HSF set to quadruple Johannesburg lawyer numbers by the end of the year

Herbert Smith Freehills (HSF) is on course to grow its Johannesburg office to around 50 lawyers by the end of 2017, the firm’s Africa co-head has said.

HSF is due to move into new premises in Rosebank, north of central Johannesburg, later this year to accommodate the future expansion.

The Johannesburg office, which currently has four lawyers based there including two partners, launched in October last year.

Martin Kavanagh, co-head of the firm’s African practice group, said: “During the course of 2016 we will probably get to around 20 lawyers, and we are on target we think to reach a size of 40-50 people within our first couple of years.”

He added that the firm is looking to add “significant partner capabilities in its corporate and dispute practices”. One partner from another firm, who Kavanagh declined to name, is set to join the office in July.

The firm is also understood to currently be in discussions with around six potential partner movers across both international and South African firms.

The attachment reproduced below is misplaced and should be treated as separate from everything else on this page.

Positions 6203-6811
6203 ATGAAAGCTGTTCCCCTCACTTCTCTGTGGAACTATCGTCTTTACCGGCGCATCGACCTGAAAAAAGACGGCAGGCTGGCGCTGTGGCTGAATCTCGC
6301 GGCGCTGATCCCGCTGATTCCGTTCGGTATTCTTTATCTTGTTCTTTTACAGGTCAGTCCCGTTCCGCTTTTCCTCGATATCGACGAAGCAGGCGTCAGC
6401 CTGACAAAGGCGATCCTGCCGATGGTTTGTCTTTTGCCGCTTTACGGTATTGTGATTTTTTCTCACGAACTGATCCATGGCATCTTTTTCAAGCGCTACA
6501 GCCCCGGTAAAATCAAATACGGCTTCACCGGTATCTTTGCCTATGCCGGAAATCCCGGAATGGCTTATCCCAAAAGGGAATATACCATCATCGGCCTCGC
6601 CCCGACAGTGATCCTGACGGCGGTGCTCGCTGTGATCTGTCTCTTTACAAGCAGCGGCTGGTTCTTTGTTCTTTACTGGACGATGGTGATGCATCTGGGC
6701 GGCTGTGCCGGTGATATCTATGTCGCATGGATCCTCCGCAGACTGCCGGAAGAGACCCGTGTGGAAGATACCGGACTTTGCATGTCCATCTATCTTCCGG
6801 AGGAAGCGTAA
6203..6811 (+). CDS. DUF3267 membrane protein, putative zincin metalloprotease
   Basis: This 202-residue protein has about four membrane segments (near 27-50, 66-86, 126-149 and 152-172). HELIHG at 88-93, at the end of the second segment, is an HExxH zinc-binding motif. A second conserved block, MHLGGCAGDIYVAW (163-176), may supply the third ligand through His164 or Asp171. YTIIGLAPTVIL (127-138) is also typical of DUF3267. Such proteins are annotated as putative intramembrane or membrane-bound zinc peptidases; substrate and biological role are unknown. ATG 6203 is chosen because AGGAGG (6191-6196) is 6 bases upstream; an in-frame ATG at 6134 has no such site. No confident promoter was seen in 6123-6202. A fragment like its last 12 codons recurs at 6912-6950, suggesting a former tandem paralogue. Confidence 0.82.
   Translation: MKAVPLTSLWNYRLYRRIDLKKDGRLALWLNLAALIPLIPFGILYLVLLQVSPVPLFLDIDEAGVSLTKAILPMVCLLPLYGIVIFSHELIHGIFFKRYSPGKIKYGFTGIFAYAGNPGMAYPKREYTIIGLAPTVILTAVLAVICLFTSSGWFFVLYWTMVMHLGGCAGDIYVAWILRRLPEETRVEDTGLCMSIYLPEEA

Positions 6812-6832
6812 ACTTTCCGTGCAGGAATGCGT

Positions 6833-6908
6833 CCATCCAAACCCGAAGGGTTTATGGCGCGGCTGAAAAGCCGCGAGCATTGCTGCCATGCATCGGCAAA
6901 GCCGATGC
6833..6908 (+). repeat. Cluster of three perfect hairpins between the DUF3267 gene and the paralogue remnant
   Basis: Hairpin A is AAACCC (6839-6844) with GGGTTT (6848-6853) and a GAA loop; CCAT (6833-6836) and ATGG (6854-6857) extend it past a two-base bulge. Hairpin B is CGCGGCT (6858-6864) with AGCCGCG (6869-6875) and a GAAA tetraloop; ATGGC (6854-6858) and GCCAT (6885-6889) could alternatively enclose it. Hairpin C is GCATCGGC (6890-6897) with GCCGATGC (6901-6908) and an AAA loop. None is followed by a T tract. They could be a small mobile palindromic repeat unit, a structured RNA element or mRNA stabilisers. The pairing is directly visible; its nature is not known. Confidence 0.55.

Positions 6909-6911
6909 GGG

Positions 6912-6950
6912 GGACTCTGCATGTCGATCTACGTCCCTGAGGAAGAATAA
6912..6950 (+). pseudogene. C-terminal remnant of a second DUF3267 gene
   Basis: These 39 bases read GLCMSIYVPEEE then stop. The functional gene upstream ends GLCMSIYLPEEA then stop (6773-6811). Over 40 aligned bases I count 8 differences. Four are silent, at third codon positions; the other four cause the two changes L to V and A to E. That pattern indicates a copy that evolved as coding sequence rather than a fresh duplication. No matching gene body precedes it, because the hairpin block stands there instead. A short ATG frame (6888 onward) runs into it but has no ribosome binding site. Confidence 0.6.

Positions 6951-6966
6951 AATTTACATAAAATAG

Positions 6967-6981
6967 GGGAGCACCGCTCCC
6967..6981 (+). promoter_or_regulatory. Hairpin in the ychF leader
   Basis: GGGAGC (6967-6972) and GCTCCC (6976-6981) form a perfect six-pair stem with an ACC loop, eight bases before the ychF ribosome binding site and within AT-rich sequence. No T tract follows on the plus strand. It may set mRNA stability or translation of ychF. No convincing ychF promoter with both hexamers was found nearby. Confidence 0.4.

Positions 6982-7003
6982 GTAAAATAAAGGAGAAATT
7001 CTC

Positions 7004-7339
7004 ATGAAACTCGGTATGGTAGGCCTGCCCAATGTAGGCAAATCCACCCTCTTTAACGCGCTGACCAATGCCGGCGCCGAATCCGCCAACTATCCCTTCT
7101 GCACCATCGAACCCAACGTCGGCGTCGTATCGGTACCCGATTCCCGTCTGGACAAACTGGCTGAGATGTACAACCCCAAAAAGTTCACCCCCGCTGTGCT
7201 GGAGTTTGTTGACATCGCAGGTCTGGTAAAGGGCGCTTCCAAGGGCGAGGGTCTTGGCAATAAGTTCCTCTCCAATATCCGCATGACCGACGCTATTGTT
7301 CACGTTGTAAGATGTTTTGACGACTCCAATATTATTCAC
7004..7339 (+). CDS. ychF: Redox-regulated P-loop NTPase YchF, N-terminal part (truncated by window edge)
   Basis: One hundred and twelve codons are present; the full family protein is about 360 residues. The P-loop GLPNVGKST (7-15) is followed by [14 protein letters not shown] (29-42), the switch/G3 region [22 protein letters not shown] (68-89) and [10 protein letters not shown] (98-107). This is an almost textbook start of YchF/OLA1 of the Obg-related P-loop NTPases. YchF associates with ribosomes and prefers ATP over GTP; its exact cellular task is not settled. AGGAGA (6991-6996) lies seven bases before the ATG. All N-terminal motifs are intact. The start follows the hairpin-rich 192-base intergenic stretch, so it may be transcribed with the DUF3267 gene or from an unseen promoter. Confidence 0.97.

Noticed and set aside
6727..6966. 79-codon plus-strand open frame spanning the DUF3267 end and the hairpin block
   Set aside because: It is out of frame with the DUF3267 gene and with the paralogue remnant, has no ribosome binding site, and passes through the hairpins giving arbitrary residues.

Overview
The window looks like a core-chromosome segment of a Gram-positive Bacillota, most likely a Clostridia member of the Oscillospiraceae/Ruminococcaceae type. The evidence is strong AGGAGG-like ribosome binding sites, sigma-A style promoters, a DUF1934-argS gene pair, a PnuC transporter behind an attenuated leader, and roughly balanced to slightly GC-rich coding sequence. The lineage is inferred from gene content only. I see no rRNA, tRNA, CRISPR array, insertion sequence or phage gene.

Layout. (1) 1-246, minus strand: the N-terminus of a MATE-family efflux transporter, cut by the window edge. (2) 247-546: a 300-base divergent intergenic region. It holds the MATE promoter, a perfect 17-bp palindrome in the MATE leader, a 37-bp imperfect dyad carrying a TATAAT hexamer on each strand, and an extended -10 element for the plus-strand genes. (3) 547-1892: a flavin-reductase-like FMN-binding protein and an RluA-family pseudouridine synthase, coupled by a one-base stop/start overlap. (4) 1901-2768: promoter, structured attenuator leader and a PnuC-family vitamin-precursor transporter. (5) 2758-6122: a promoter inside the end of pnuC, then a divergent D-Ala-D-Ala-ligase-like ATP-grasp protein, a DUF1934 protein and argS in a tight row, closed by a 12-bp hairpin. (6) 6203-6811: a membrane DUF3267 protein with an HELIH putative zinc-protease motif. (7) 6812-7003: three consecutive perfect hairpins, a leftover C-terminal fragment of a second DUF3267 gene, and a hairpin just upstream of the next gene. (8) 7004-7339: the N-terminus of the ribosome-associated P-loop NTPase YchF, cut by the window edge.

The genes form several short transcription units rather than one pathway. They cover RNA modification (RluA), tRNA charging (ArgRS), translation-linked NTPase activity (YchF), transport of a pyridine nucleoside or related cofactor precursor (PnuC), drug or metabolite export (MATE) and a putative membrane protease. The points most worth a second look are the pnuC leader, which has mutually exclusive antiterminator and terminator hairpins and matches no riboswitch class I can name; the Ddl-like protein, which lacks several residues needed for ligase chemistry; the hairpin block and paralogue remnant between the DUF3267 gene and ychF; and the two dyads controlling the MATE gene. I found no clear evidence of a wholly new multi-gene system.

Kavanagh said that the predicted office growth is in response to demand in the market. “We’ve been pleasantly surprised by the amount of work we’ve been receiving as well as the interest from clients in China, Japan, South East Asia and Russia particularly,” he said.

“Our work so far has focussed on infrastructure, public-private partnership projects, resources and regulatory work both within South Africa and across the continent.”

HSF’s Johannesburg office is headed by ex-Webber Wentzel head of mining regulation Peter Leon and ex-Webber Wentzel head of energy and infrastructure Brigette Baillie.

They were followed in their move by Webber Wentzel corporate partner Patrick Leyden who joined the office last month as a director. South African lawyers typically make partner sooner than their global counterparts and are often listed as directors if they move to international firms.

Ed Baring, head of HSF’s banking and finance practice in Moscow, and Bertrand Montembault, head of the Paris energy and infrastructure practice are currently in the process of moving to the Johannesburg office.

The South Africa launch followed HSF’s decision to call off a planned launch in Guinea in September 2013, a move which had been expected to take place early that year.